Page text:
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Old 10/27/10, 08:03 PM
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TMS Recipes

I thought we'd make like housewives and swap some of our good recipes for food.

Some of you Texans may know of the County Line restaurants. Well while the BBQ is exceptional IMHO, many will say there are better places for BBQ in Texas and even in Austin, Salt Lick to name just one. But I have always enjoyed their potato salad and while staying in Austin on weekend we discovered The County Line had published their potato salad recipe in the Austin American-Statesman newspaper. We immediately tried the recipe when we got home, after a little shopping, and were very happy with the results. It truly is their recipe. The difference between it and most other potato salads is the sour cream. It is a mayo based salad, no mustard, but it is not heavy or too mayonnaisey. And of course its best served ice cold out of the fridge.

County Line BBQ Potato Salad

I have halved the recipe from its original amounts. It will still make 12 servings.

3 pounds Idaho potatoes
1 medium yellow onion finely chopped (the onion will be raw so you want a mild onion)
3-4 ribs of celery finely chopped
8 ounces dill pickle relish
12 ounces of sour cream
6 ounces of mayonnaise
1 heaping tablespoon of coarse ground black pepper
1/2 teaspoon of garlic salt
1/2 teaspoon of celery salt
1/2 tablespoon if salt, to taste

Garnishes:
Paprika sprinkle and parsley sprigs

Put unpeeled potatoes in a large pot of salted cold water; bring to a boil and cook until tender throughout, about 25 minutes. Test by inserting knife into a potato. Refrigerate 30 minutes to allow potatoes to cool. Carefully peel potatoes and cut in 3/4" cubes; set aside.

In a large mixing bowl, blend together onions, celery, relish, sour cream, mayonnaise, pepper, garlic salt, celery salt, and salt. Add cubes of potatoes and mix gently.

Cover and place in refrigerator until ready to serve. Overnight if possible.

Dust with paprika and garnish with a sprig of parsley for each serving.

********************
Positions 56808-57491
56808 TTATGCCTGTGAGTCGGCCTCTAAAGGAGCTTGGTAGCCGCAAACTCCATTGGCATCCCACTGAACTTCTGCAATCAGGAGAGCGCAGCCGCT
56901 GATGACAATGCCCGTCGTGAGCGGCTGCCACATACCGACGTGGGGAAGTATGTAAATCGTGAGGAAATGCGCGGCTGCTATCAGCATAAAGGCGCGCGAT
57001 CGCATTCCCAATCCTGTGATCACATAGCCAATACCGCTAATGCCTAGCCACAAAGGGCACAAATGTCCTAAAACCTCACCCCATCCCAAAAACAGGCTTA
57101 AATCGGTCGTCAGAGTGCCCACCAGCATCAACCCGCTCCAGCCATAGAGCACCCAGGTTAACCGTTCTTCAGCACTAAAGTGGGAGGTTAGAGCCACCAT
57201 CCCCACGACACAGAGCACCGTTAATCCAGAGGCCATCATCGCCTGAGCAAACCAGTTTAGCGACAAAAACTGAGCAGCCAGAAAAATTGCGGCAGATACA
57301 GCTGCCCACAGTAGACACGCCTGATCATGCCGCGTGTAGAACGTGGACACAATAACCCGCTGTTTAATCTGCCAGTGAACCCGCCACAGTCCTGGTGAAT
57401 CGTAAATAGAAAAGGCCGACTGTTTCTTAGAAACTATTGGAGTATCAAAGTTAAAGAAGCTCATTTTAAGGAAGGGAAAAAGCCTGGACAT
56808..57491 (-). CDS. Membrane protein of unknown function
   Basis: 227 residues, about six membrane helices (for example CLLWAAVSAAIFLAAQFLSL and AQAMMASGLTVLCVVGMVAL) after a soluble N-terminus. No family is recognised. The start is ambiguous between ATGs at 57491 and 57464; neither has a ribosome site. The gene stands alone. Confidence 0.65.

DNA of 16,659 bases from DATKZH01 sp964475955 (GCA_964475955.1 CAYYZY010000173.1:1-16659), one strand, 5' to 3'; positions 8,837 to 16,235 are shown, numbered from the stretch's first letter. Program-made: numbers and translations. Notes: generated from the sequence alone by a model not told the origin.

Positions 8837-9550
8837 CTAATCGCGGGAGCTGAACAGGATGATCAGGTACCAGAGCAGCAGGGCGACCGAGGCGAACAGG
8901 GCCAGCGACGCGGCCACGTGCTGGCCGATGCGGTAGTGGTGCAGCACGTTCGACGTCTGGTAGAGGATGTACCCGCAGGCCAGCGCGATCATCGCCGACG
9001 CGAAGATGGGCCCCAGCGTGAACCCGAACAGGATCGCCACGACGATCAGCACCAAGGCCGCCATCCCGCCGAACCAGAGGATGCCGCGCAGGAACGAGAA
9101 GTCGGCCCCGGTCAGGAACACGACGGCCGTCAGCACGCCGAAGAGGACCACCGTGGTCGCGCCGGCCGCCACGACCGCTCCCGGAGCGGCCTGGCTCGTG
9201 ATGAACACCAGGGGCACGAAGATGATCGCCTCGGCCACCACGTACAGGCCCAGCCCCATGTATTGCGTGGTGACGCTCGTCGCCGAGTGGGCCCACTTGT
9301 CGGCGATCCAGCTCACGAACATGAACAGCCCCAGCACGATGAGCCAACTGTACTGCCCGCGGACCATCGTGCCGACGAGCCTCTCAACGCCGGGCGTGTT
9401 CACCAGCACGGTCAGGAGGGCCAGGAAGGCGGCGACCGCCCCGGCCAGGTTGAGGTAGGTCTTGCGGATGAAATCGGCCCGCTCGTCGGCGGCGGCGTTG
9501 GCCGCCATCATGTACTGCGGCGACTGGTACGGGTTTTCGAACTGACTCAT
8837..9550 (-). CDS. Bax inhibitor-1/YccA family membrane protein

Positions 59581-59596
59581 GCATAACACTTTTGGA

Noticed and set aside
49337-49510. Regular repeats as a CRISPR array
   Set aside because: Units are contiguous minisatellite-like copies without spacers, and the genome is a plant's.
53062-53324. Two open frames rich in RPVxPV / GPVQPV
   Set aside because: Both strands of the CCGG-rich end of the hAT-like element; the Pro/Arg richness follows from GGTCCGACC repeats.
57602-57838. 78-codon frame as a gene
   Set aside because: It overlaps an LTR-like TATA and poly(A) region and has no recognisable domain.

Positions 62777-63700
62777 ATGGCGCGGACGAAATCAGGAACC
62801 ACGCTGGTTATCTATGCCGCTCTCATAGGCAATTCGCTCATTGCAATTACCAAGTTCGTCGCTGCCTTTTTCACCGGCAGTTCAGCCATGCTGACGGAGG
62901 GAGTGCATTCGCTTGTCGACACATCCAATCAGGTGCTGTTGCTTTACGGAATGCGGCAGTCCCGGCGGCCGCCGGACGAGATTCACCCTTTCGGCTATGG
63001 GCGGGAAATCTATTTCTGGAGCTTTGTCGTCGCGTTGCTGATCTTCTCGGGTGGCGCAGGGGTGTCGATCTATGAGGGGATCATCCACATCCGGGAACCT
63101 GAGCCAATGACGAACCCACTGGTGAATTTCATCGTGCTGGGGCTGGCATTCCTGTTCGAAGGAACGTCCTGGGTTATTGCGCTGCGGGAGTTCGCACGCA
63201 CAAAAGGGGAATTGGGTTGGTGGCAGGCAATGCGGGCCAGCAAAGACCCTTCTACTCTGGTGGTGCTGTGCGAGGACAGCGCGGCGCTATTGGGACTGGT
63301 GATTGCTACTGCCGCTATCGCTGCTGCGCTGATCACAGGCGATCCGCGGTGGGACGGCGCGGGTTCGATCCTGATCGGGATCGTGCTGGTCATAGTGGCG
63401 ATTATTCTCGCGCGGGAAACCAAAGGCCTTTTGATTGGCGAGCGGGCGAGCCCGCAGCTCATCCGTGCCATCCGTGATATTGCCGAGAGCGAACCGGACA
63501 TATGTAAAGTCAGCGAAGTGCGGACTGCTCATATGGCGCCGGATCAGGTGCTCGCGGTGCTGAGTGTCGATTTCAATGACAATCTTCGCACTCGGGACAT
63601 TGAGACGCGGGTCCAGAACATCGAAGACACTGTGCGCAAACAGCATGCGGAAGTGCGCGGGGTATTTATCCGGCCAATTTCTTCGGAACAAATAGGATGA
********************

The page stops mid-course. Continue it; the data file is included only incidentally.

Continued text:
I don't eat potato salad at all, but I love this stuff!
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Old 10/27/10, 08:49 PM
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Nice idea for a thread Gary.

As a few of you know one of my passions is smoking meat. Im a huge fan of ribs, boston butts, etc.

Ill throw out a simple brine recipe I came up with that I soak a pork butt/shoulder in for 24 hours prior to putting on the smoker. And for those of you unsure as to what a brine is, http://www.cookshack.com/brining-101

Originally Posted by pork brine


Makes 1 gallon of brine mix, adjust properly to base off amount of water needed to completely submerge meat
  • 1cup kosher or sea salt
  • 1/4 cup black pepper
  • 1/8 cup garlic powder
  • 1/8 cup onion powder
  • 1/8 cup rosemary
  • 1/8 cup thyme
  • 1/8 cup dry mustard
  • 1/16 cup bay leaves
  • 1/16 basil
  • 1/16 chipotle powder
  • 1 cup syrup (or molasses)
After brining for 24hours, I slow smoke the meat at 200-215 for 10-12 hours depending on size of butt. I use a water pan between heat source and meat also to keep moisture in the meat from the steam, but with the brine process, its not really needed. I smoke entirely over either hickory or pecan wood (there is no substitute for this).
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Old 10/27/10, 10:12 PM
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great idea for a thread

stickied
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Old 10/28/10, 05:09 AM
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Originally Posted by Scothew View Post
I smoke entirely over either hickory or pecan wood (there is no substitute for this).
hickory FTW! Out here they use some mesquite, or cedar plank for salmon, not too much hickory. Are they missing out! When it comes to pork (beef too IMO) it HAS to be hickory!
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Old 10/28/10, 07:02 AM
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mesquite has its time and place, pork isnt it IMO. its great with beef however.
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Old 10/28/10, 07:40 AM
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Great idea, great recipes!
Originally Posted by Scothew View Post
mesquite has its time and place, pork isnt it IMO. its great with beef however.
I don't know... We put some wild hogs in the smoker for a few hours with some mesquite and they turned out quite tastey.
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Old 10/28/10, 07:50 AM
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Coop's Tasty Bag O' Coconut

Ingredients: 1 Bag Shredded Coconut.

Preparation: Open bag. Eat coconut.

Serves: 1
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Old 10/28/10, 12:16 PM
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Don't forget we had these threads awhile back:


https://themustangsource.com/f649/fish-477777/

https://themustangsource.com/f649/wh...-joint-479027/

But this thread should have the recipes! IMO
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Old 10/28/10, 09:48 PM
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https://themustangsource.com/f649/fish-477777/
That link is messed up, Charlie, so I'm posting it here for ya. Dunno what happen to it.

---